I come from a long line of amazing mothers. Well actually, truth be told, I don’t know anything about the moms more than a few generations back. But my two grandmothers and my mom? You truly couldn’t ask for better mothers.
My mom’s mom had a quiet strength about her. She contracted polio when she was young and it left her permanently disabled. But it didn’t slow her down. I rarely remember her without a smile on her face. She raised four kids with a husband who was frequently on the road. And she doted on her grandchildren. They didn’t live close to me growing up but I always loved going to their home. And I remember so fondly one summer spending a week at her house where she taught me how to sew. Although that term is used very loosely since I can still barely make a pillow. I am 99% sure that is far more reflective of the pupil than the teacher. She died of ovarian cancer when I was in graduate school, but so many things still remind me of her. I love that Lily wants to learn to sew and carry on that part of her legacy.
My dad’s mom was an amazing woman as well. She got married very young and truth be told, she didn’t marry a very nice man. But she raised 7 children who adored her. And had a gaggle of grandkids who felt the same way. Almost every memory I have of her involves food. She was an incredible cook. When we would visit her house she would stand in her kitchen and ask us what we wanted. We might all say different things but she would make them all. From scratch. Chicken and noodles, biscuits and gravy, hamburgers with homemade french fries. And pies. Always pies. Cherry, apple, french silk, banana cream. I would stand beside her and she would hand me pieces of leftover dough to make into cinnamon and sugar snacks. She was the kind of cook that never used a recipe but everything always turned out delicious. She died of a stroke when I was in graduate school, but I like to think I am carrying on her legacy in the kitchen. A much lesser version, but I’m working on it.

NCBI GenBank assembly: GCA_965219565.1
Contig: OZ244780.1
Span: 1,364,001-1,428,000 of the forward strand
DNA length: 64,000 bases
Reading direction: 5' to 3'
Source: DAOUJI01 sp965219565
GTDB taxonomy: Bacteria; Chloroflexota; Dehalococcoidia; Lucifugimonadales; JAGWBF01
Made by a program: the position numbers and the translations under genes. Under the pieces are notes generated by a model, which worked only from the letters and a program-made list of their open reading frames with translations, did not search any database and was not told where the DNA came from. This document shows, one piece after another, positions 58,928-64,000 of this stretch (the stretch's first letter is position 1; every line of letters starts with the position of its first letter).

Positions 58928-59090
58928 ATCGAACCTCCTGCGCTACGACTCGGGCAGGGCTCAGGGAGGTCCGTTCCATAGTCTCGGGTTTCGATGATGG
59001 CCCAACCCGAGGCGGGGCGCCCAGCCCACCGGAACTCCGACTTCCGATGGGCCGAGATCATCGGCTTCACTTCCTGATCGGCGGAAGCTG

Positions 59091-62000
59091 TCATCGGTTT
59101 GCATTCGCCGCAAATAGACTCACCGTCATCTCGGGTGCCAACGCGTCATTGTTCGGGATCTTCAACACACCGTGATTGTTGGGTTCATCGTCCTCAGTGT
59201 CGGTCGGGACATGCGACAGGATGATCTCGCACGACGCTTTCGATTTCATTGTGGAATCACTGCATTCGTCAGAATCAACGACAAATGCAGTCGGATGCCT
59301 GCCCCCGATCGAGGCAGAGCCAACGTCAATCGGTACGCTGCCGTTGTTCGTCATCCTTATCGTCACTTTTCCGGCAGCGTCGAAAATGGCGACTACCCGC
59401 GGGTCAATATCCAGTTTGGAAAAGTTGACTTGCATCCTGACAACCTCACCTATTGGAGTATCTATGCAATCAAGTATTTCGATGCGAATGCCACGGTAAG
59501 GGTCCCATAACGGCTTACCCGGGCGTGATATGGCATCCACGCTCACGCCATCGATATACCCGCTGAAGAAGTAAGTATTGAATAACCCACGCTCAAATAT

And then there is my mom. Many women have complicated relationships with their mothers. I suppose our relationship has had its moments. But they are overwhelmingly outweighed by the good. She set the bar so high as a mom. And the awesome thing about growing up is, I get to see her with my grandkids and recognize again what an amazing mom she is but without all the teenage angst. What I remember most about growing up in our home was that she was always present. When I needed her, she was there. And even when I tried to push her away, she was there. Every single part of me that is a good mom is because of what she and my dad modeled to me. And I am beyond blessed that she continues to pour her legacy into my children nearly every day.
What I love about the women who have gone before me is that I have little parts of them woven throughout my story as a mother. And I am hopeful that all the good parts of me get woven into my girl’s story as a mother as well. And maybe even the stories I tell them of the women who they will never know. Of their great grandmothers who made their grandmother and their mother the women they are today.
What legacy did your grandmothers or mothers leave you? Or what legacy do you hope to leave for your children?
This is a sponsored conversation written by me on behalf of Shane Co. The opinions and text are all mine.